- Development & Aid
- Economy & Trade
- Human Rights
- Global Governance
- Civil Society
Friday, October 28, 2016
- Canada’s major Israel lobby organisation is running into conflict with critics who say it is betraying the historical liberal legacy of this country’s 380,000-member Jewish community.
The barely two-years-old Centre for Israel and Jewish Affairs (CIJA) is supporting restrictive Canadian refugee legislation, Bill C-31, that has sparked opposition from traditional human rights groups including Amnesty International, the Canadian Association of Refugee Lawyers and the Canadian Council for Refugees.
For prominent Toronto Jewish refugee doctor, Dr. Philip Berger, CIJA is rejecting traditional sympathy in his community in Canada for people fleeing oppression. This included fellow Jews escaping Nazi Germany in the 1930s and 40s, when an earlier Canadian government under Prime Minister William Lyon Mackenzie King enforced a “none is too many” policy towards people seeking refuge from Nazi rule.
“CIJA is a disaster for the Jewish community. It is actually starting to become evident a little bit already,” he told IPS.
The new Canadian refugee law provides wide powers to Minister of Immigration Jason Kenney to designate countries as “safe” and “democratic” and thus more liable to generating “bogus” refugees versus those who are genuine.
The inclusion of Hungary on the Canadian government list despite reports of the Budapest government’s failure to protect its Roma minority population from discrimination and physical attacks is also upsetting some Jewish organisations, including the Toronto Board of Rabbis and the Montreal Holocaust Memorial Centre.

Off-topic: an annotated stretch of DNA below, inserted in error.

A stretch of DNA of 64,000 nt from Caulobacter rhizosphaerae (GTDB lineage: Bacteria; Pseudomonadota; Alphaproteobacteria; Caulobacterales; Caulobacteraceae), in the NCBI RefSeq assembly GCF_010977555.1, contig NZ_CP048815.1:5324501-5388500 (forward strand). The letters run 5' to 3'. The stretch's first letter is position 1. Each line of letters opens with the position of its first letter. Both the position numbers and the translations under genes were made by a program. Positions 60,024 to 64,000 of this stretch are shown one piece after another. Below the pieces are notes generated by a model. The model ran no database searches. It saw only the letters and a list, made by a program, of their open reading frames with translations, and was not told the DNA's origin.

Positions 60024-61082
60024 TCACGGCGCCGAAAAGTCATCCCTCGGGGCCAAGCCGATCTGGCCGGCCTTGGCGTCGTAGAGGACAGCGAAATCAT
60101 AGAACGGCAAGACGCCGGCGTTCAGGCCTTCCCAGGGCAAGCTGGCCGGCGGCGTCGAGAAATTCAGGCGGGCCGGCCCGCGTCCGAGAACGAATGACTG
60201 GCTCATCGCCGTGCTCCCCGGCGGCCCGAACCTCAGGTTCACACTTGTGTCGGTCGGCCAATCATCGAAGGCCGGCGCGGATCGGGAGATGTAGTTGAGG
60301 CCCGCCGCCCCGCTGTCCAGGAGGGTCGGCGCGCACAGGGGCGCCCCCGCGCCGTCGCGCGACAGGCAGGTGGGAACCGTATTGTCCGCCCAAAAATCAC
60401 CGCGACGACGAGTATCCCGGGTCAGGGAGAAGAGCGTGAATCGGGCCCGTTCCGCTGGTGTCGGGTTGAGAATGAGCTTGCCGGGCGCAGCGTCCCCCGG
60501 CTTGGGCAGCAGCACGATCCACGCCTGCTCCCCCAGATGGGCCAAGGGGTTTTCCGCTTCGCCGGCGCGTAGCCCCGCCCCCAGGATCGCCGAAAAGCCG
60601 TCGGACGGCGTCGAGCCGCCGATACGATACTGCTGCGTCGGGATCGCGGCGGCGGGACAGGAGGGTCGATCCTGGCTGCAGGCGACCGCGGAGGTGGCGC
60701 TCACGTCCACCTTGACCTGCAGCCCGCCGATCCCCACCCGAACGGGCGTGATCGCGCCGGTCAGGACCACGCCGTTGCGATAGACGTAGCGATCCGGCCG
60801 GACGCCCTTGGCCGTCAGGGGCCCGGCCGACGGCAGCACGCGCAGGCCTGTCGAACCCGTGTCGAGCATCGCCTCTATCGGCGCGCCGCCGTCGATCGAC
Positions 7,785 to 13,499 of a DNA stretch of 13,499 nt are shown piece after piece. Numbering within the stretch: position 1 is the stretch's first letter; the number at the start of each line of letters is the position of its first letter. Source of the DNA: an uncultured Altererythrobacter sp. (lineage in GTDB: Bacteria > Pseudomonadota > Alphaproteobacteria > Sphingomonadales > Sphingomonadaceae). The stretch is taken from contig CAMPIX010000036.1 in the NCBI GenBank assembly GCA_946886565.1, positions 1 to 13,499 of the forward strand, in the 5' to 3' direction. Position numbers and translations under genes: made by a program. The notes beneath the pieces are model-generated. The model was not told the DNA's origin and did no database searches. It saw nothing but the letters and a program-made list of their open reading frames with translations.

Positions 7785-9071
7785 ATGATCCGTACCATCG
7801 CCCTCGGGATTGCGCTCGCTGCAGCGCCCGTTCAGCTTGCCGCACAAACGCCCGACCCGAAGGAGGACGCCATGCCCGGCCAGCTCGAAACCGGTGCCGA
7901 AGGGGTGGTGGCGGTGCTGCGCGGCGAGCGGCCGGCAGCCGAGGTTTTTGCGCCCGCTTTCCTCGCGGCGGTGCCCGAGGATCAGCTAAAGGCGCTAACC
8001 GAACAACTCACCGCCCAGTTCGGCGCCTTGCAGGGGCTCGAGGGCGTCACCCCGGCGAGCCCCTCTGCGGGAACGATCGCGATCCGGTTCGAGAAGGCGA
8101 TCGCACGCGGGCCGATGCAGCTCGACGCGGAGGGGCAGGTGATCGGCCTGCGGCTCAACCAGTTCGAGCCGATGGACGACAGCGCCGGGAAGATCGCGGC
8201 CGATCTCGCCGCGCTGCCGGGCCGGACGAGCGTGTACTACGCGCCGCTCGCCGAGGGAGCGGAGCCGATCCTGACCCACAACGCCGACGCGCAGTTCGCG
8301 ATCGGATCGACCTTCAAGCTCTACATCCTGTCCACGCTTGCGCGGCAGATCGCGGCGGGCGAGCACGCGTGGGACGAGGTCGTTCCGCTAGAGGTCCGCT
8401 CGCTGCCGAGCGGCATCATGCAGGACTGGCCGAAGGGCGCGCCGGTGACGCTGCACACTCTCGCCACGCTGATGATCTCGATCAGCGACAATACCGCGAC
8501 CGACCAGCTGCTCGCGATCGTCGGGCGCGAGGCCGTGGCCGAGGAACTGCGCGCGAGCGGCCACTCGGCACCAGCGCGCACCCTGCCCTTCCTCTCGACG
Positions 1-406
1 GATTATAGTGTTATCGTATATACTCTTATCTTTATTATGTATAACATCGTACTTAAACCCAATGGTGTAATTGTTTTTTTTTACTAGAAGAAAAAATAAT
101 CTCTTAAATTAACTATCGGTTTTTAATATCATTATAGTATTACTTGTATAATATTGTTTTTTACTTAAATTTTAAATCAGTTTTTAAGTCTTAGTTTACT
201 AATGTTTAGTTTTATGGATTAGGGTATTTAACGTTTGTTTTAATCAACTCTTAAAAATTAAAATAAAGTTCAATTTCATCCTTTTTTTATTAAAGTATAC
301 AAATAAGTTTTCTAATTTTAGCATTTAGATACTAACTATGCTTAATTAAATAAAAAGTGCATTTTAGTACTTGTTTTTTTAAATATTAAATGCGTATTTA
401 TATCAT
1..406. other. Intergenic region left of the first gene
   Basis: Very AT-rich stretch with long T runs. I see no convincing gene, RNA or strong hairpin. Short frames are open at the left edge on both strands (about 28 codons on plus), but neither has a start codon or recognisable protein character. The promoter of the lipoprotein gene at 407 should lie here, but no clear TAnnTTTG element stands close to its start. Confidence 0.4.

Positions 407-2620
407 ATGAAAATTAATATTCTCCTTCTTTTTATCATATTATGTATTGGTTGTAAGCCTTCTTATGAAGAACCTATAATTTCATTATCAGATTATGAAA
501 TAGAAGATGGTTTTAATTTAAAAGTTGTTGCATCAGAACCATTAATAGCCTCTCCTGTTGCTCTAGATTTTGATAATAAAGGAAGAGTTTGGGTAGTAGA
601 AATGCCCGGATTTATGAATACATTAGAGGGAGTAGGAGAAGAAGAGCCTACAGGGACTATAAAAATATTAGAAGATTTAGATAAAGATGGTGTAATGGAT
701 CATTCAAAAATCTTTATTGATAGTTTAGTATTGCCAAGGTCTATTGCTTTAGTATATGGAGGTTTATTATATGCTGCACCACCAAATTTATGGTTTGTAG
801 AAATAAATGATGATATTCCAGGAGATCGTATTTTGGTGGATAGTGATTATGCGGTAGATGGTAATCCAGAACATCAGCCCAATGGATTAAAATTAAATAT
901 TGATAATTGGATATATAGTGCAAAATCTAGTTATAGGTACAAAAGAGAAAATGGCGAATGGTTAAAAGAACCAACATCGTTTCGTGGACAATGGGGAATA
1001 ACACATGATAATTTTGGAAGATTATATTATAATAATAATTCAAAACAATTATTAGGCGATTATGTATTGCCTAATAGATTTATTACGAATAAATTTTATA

Says Alice Herscovitch, executive director of the Montreal Centre, “People should have access to a fair refugee system. There are countries that produce refugees despite the fact that they are democratic and have an elected government.”
But CIJA’s Steve McDonald counters that Bill C-31 makes “significant improvements toward protecting the safety and security of Canadians”, as well as “deterring human smuggling and dispensing with unsubstantial refugees fairly and quickly”. The centre is refusing to join others in demanding Hungary be taken off the safe list.
CIJA has also unsuccessfully urged the Canadian government to rethink its decision to restrict health services to refugees from its designated list of safe countries.
But this is not enough for Berger. “CIJA should be leading front and centre (on
this issue),” he said. “They know damn well what is going on. They are so manacled to the Conservative government that they have forfeited any notion of an independent organisation that represents the true interests and views of the Jewish community.”
CIJA came into being as Canadian foreign policy, first under the Liberals and now under the Conservatives, became decidedly more pro-Israel versus taking an even-handed stance between Israel and the Palestinians, notes University of Victoria political scientist and professor emeritus, Reg Whitaker.
“The uncritical alignment of the (Stephen) Harper government with the Israeli Right (i.e. Israel’s governing Likud party) has obviously created a much more welcome climate for aggressive AIPAC-style lobbying in Ottawa,” he told IPS.
Whittaker was alluding to the U.S.-based American Israel Public Affairs Committee, which he describes as having a higher profile in Washington than is the case with CIJA in Ottawa.
This is not for lack of trying on the part of CIJA, he added. Whitaker suggested that the powerful donors who decided to merge various organisations, including the century-old Canadian Jewish Congress, to create CIJA wanted a Canadian version of AIPAC to buttress the case for Israel in Canada.